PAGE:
As if on cue, Apple came along with a program called “Kids Can’t Wait,” she said, which gave every school in California a computer that was rotated from classroom to classroom. It came with very little software.

“When the box arrived in my classroom,” she said, “the students were super curious and asked, ‘What is this?’ When they learned it was a computer they were suddenly very interested, even though they had no idea what it would do. They knew nothing about computers and neither did I. They asked, ‘Can we set it up?’ And we did, together. That was my second insight. The kids liked it when the teacher didn’t know everything. Side-by-side learning was very effective.”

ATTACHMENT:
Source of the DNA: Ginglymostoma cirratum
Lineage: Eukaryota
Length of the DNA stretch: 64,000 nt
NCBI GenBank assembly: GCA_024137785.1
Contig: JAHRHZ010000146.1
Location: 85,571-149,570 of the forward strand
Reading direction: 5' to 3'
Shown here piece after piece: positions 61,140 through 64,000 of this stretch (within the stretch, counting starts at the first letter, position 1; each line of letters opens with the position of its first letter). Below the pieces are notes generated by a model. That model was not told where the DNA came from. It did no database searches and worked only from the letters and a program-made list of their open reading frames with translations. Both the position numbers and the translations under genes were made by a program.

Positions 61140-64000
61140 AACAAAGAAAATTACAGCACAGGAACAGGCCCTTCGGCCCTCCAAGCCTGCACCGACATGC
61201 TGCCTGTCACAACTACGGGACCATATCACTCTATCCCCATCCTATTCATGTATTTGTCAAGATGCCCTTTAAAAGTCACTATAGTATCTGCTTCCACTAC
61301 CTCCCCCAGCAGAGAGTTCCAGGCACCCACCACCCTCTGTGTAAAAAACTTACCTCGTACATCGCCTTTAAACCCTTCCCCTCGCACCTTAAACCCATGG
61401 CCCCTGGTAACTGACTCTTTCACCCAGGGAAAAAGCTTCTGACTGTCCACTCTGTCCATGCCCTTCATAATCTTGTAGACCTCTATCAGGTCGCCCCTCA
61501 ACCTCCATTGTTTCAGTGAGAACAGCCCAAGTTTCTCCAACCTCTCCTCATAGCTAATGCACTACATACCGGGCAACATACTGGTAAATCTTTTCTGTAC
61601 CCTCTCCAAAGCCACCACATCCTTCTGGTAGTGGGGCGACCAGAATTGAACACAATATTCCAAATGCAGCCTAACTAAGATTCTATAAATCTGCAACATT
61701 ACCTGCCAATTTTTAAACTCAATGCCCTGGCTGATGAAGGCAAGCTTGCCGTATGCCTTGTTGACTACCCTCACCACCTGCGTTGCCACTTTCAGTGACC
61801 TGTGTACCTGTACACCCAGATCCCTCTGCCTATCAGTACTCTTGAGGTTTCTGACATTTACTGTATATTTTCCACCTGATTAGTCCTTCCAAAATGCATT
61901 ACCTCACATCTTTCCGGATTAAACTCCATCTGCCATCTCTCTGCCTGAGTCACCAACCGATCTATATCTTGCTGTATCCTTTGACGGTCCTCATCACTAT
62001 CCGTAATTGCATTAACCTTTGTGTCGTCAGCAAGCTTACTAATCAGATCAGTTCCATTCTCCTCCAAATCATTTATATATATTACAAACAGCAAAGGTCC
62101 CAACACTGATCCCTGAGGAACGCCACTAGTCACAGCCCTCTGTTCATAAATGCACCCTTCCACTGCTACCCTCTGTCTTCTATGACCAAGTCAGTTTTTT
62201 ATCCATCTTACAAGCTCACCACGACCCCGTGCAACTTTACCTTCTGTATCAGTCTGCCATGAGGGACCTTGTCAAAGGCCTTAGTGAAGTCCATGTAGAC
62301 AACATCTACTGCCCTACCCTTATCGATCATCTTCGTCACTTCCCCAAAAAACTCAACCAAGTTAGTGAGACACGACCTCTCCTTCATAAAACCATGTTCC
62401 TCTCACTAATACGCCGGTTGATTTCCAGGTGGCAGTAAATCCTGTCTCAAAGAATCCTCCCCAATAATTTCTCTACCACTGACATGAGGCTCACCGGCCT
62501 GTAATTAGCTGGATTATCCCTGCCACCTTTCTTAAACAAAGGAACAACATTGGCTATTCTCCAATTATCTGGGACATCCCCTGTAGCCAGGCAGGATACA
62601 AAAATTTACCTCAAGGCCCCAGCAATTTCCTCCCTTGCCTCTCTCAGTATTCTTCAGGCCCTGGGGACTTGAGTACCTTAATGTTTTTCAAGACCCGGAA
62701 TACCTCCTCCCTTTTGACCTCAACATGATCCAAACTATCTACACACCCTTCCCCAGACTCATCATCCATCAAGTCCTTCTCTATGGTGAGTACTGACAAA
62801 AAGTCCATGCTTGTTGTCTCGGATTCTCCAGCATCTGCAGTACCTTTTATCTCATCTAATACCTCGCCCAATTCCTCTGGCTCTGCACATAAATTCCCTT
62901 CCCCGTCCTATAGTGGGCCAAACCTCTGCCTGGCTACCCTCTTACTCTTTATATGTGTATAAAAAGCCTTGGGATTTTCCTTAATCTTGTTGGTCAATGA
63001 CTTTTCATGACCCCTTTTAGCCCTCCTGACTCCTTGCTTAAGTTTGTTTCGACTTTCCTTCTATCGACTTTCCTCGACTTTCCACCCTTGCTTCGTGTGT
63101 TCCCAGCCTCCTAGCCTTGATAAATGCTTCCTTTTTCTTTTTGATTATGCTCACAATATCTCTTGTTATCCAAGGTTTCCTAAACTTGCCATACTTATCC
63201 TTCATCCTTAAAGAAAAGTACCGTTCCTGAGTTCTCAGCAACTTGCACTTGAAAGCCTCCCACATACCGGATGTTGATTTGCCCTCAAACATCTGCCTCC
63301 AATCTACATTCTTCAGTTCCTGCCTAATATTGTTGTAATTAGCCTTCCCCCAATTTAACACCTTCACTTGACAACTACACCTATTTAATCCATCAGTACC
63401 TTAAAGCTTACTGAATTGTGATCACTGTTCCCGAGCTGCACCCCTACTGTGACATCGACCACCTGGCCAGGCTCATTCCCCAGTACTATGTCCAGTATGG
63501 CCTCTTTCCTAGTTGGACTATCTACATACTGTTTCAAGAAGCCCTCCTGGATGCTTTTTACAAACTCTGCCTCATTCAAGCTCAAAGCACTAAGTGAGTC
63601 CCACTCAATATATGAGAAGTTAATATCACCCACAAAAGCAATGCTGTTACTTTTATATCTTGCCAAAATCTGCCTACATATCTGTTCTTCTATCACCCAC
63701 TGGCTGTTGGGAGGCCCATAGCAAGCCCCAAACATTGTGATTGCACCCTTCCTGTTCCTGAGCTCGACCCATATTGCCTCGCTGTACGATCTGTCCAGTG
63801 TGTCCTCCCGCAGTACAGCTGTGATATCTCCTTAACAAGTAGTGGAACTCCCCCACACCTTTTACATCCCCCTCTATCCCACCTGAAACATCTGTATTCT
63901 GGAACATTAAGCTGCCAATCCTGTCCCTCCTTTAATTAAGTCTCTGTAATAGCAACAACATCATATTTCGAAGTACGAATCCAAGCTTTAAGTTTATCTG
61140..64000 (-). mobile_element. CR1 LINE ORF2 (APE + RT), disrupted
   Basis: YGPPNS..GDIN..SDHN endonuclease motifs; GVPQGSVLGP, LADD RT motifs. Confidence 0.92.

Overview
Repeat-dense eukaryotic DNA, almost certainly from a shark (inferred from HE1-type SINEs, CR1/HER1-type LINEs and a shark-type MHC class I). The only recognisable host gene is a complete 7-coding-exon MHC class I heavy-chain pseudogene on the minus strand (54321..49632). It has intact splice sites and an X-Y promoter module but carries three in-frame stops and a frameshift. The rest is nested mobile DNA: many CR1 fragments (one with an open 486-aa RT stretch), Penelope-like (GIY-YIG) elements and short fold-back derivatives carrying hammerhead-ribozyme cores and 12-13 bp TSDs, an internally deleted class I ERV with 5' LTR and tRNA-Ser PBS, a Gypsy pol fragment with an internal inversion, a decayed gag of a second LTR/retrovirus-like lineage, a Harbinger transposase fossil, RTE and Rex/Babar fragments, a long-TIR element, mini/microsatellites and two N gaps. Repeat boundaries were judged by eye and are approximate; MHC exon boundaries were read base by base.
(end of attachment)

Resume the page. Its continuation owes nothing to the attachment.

At the same time, about 40 miles away in San Diego, a teacher named Al Rogers was exploring the use of email to give students the power to write for an audience. Email accounts were expensive and there was no crossover between them. Plus, commercial word processors were awkward to use and did not address any issues of a good writing program.

So, Rogers went online and found a BBS (Bulletin Board System) program in the pirate Internet community call PMS (People’s Message System), which had been written by a teenager. The teen gave them permission to use his code and they developed their first email program, called FrEDMail, or ‘Free Education Mail.’

To use it, kids wrote stories and email messages that were saved on 5 ¼ inch floppy discs, and then the data was transported to a partner school in the middle of the night using the school’s phone line.

“It could still take a couple of days to get across the country,” Andrés said, “but it was affordable.”